There was a "blowdown" in College Park last week, when a nuclear reactor valve was opened to reduce pressure within the system. But there was no need to panic.
It was all part of a controlled -- and harmless -- experiment at the University of Maryland, whose department of chemical and nuclear engineering has just finished building a 15-foot-high model of a Three Mile Island nuclear reactor. The model will help campus researchers in their studies of how hot gases and liquids perform in a real reactor.
It is a stainless steel replica of the accident-stricken Unit 2 reactor at Three Mile Island near Harrisburg, Pa. The Susquehanna River plant was the site in 1979 of the nation's most serious nuclear power plant accident.
The College Park model, however, runs on electricity, not nuclear fission.
Nuclear and mechanical engineering professors say they will be able to run a series of tests and experiments on the university model, which is one-fifth the size of the real reactor, that would never be possible at a working nuclear plant.
"Our whole purpose is to understand physics better in order to provide scientific data that can be used to predict behavior of the reactor," said nuclear engineering professor Yih-Yun Hsu.
He and several graduate students watched as the "blowdown" caused pressure and water temperature to drop.
"If, say, there is a leak, what will happen next? We can calculate that, and the operator will have a better knowledge of guidance of what should be done," Hsu went on. "If you can anticipate conditions, the operator can handle an emergency much much better than the one on Three Mile Island."
Results of the university experiments, which will get under way this summer, will be published in professional journals.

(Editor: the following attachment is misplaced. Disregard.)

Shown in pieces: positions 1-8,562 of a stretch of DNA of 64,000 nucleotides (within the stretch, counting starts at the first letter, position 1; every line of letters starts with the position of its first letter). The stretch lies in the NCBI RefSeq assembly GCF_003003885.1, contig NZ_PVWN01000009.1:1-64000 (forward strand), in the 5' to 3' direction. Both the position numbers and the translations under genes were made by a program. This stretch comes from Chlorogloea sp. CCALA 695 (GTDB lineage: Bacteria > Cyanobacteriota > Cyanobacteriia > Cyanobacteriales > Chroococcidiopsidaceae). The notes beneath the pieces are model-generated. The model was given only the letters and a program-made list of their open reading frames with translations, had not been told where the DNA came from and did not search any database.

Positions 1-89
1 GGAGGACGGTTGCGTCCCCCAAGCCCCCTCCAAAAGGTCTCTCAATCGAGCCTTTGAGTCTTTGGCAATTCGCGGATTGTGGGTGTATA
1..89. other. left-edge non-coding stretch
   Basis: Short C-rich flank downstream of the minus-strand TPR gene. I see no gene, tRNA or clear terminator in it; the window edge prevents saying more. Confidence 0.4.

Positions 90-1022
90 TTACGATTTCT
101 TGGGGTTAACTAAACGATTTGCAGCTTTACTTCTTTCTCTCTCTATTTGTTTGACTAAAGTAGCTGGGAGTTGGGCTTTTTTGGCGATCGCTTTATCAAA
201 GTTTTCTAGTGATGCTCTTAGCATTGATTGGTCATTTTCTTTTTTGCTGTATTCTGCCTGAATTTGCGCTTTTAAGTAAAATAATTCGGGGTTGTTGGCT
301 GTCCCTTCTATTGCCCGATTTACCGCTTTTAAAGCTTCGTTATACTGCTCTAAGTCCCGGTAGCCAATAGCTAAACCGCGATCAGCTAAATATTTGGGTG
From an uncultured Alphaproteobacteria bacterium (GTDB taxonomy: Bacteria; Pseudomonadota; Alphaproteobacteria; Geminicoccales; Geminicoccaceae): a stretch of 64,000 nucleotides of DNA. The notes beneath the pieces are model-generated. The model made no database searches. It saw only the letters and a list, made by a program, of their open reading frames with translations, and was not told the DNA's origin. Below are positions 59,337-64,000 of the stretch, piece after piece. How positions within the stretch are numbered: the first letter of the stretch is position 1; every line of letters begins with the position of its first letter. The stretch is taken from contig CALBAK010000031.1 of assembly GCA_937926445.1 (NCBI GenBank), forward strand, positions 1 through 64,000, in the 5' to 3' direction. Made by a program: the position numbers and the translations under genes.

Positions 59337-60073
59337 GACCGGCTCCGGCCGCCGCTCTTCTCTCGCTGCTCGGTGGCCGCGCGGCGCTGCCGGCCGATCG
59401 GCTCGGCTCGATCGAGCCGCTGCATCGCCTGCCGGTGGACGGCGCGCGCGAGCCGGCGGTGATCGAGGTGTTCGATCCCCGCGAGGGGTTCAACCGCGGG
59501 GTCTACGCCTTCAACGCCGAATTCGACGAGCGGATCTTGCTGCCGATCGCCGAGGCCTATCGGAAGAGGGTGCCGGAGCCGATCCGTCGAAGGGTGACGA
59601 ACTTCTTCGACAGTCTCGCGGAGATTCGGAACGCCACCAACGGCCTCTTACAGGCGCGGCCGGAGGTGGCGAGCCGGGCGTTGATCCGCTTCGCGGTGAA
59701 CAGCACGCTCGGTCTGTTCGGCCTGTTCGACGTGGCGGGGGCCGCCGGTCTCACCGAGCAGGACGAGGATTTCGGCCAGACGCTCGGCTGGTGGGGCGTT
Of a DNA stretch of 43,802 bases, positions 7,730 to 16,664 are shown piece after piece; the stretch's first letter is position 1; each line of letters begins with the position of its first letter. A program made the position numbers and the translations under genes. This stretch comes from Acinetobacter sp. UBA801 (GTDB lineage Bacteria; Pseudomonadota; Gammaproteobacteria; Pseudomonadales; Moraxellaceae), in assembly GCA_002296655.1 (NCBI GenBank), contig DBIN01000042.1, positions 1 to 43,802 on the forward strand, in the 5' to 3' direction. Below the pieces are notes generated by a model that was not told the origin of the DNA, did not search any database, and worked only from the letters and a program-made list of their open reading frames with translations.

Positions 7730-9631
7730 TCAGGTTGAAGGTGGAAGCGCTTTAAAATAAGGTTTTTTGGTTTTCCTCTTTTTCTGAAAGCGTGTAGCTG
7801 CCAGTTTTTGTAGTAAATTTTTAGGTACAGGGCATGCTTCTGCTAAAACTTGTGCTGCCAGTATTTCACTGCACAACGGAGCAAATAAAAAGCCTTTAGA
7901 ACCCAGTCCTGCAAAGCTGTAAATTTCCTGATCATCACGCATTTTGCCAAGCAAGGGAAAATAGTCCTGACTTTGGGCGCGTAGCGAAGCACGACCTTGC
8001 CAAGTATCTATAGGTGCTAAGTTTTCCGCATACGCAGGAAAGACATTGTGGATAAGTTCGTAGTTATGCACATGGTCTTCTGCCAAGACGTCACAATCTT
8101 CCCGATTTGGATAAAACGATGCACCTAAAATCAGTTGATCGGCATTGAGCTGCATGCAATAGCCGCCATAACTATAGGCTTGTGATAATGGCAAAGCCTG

Mechanical engineering professor Dirse W. Sallet, one of four faculty members directing the project, said that the model reactor is the only one of its kind on a university campus.
Construction of the model began a year ago with the help of four graduate students and 10 undergraduates.
Unlike the real reactor, fueled by uranium that heats water to 550 degrees Fahrenheit at a pressure of 2,250 pounds per square inch, the university model uses a 200-kilowatt heating element to raise the temperature of the water within the system to 400 degrees Fahrenheit at 300 pounds per square inch.
The pipes leading to and from the system's electrically heated reactor vessel contain small holes, where instruments can be inserted to gauge temperature, pressure and rate of water flow in the pipes, all critical elements in the experiments.
As the hot water moves through the vessel, it is pressurized so it does not boil. The water then passes through adjacent pipes to a steam generator that makes the steam driving the turbine.
Excess steam is emitted via a ventilation system in the parking lot outside the building..
There are 14 porthole-like viewing holes in the pipes, which allow researchers to see why and when a series of vent valves open and shut in response to pressure within the reactor during operation.
The project is funded by a three-year, $610,000 grant from the Nuclear Regulatory Commission and a $50,000 grant from the university. The Baltimore Gas and Electric Co. trained students to make the special welds needed for the stainless steel